According to Local10.com, “The family of a 7-year-old boy who died when he was electrocuted by the light in his backyard pool has filed a wrongful death lawsuit.

“The complaint, filed in court Monday, claims Pentair Water Pool and Spa, Inc., was negligent and ‘failed to use reasonable care when designing, manufacturing, testing, inspecting and marketing’ the pool light and its parts. The lawsuit also names All Florida Pool & Spa Center.”

 

06.04.13

Setback in Austin Texas Wrongful Death Case

Posted in Wrongful Death at 5:55 pm by kevin

There has been a setback in the wrongful death case of the family of Byron Carter Junior against the local police department. The judge did not let some of the evidence to go to the jury.

According to My Fox Austin, “A federal judge didn’t allow memos by the offices of the Police Monitor and the Citizens Review Panel to be entered as evidence for the jury to consider … The memos recommended Austin police officer, Nathan Wagner’s termination because he violated department policy by using excessive force.

“They also said Wagner racially profiled two black men, Carter and Lee Webb. Both Officers Wagner and Jeffrey Rodriguez also testified to what happened May 30th, 2011.”

 

08.15.11

Canadian Conservatives Sue Asbestos Widow

Posted in Wrongful Death at 12:31 pm by kevin

Canadian conservatives are threatening to sue a widow who lost her husband to lung cancer because of his contact with asbestos. The widow has now turned into an anti-asbestos activisit.

According to the National Post, “In 2007, Ms. Keyserlingk’s husband, Robert, was diagnosed with mesothelioma, a cancer that attacks the internal walls of the lungs. As a non-smoker and marathon runner, Mr. Keyserlingk doctors soon traced the illness to a string of summers he had spent as a naval cadet. Living on a ship in close-quarters with asbestos-insulated pipes, Mr. Keyserlingk had inhaled enough of the fibers to lay the seeds of an asbestos-linked disease 40 years later. He died of the disease in December, 2009.”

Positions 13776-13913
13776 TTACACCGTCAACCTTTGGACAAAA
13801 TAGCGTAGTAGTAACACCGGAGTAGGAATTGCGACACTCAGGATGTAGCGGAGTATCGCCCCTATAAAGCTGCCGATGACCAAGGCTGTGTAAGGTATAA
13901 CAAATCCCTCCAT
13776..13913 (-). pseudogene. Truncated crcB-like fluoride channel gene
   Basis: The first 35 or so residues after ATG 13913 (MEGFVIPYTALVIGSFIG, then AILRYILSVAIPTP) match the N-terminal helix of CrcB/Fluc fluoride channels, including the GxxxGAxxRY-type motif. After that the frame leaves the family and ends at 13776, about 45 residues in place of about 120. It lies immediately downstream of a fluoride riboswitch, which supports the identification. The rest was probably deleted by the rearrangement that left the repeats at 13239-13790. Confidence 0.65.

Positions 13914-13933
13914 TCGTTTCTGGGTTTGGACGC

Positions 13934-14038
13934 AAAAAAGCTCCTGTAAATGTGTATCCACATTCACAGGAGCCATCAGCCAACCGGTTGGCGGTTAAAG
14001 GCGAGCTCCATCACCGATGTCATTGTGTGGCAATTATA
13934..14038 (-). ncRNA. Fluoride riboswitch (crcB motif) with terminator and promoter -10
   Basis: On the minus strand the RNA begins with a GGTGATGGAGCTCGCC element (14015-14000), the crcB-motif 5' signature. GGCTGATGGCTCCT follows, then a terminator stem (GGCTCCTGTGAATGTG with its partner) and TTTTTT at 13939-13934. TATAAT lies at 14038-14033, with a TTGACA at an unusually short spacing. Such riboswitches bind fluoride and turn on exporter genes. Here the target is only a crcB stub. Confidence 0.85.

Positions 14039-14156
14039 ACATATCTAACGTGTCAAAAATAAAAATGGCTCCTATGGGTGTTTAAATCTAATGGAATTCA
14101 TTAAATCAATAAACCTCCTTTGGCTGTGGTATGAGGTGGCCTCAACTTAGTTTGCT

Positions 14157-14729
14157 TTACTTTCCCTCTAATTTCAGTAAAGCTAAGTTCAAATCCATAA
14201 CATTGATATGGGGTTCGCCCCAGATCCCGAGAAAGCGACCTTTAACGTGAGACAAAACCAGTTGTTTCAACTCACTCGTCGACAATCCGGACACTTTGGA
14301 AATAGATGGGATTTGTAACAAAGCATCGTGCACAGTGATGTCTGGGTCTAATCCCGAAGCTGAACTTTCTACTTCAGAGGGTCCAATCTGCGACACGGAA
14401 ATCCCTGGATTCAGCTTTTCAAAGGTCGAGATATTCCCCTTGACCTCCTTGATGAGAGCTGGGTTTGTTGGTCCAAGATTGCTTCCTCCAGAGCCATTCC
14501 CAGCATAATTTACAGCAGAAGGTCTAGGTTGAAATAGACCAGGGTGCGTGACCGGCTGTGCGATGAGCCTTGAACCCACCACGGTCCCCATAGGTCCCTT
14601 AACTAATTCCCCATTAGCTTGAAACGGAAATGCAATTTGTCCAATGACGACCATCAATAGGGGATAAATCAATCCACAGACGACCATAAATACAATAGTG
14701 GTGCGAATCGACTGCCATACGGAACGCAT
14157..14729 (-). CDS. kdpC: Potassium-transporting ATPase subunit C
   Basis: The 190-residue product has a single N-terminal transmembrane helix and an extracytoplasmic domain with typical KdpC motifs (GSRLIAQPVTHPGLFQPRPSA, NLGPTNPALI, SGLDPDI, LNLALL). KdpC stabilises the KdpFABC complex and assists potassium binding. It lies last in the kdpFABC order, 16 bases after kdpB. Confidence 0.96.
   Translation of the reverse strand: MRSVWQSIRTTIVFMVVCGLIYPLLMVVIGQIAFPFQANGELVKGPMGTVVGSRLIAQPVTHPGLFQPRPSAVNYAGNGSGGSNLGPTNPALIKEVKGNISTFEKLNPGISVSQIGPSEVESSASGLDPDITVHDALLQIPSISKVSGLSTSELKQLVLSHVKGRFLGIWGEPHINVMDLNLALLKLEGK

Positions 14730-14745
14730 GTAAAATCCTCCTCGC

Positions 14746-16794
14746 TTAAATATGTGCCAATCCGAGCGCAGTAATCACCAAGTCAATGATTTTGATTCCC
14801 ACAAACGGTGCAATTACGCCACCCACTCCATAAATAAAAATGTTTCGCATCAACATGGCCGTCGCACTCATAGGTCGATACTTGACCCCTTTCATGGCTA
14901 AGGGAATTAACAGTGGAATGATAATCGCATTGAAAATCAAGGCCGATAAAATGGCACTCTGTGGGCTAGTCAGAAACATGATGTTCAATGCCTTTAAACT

The widow, Michaela Keyserlingk, states that Canada is the only country in the G8 that continues to mine and export asbestos even when it has been proven on numerous occasions to cause cancer. One only has to check out the numerous mesothelioma lawsuits and verdicts to see that this is true. If you follow the link I’ve posted you can see a picture of an open pit mine in the city of Asbestos, Quebec. Enough said.

07.26.11

Gun Manufacturer Settles Wrongful Death Lawsuit

Posted in Wrongful Death at 9:50 am by kevin

Massachusetts gun-maker Kahr Arms settled a wrongful death lawsuit for $600,000. According to the lawsuit, Danny Guzman who was 26-years-old at the time was killed outside of a Worcester nightclub in 1999 after a gun was smuggled out from the company by an employee who was a known criminal.

According to Star News Online, “In a 2002 wrongful death suit against Kahr Arms, of Worcester, Guzman’s family alleged that the gun was stolen and later sold by a Kahr employee with a criminal record.

“The Brady Center to Prevent Gun Violence announced the settlement in Washington, D.C., calling it the largest damages payment ever made by a gun manufacturer accused of negligence leading to the criminal use of a gun.”

The family of Danny Guzman said that Kahr Arms should have done more to protect the public such as run background checks on their employees and install metal detectors at the doors of the facility.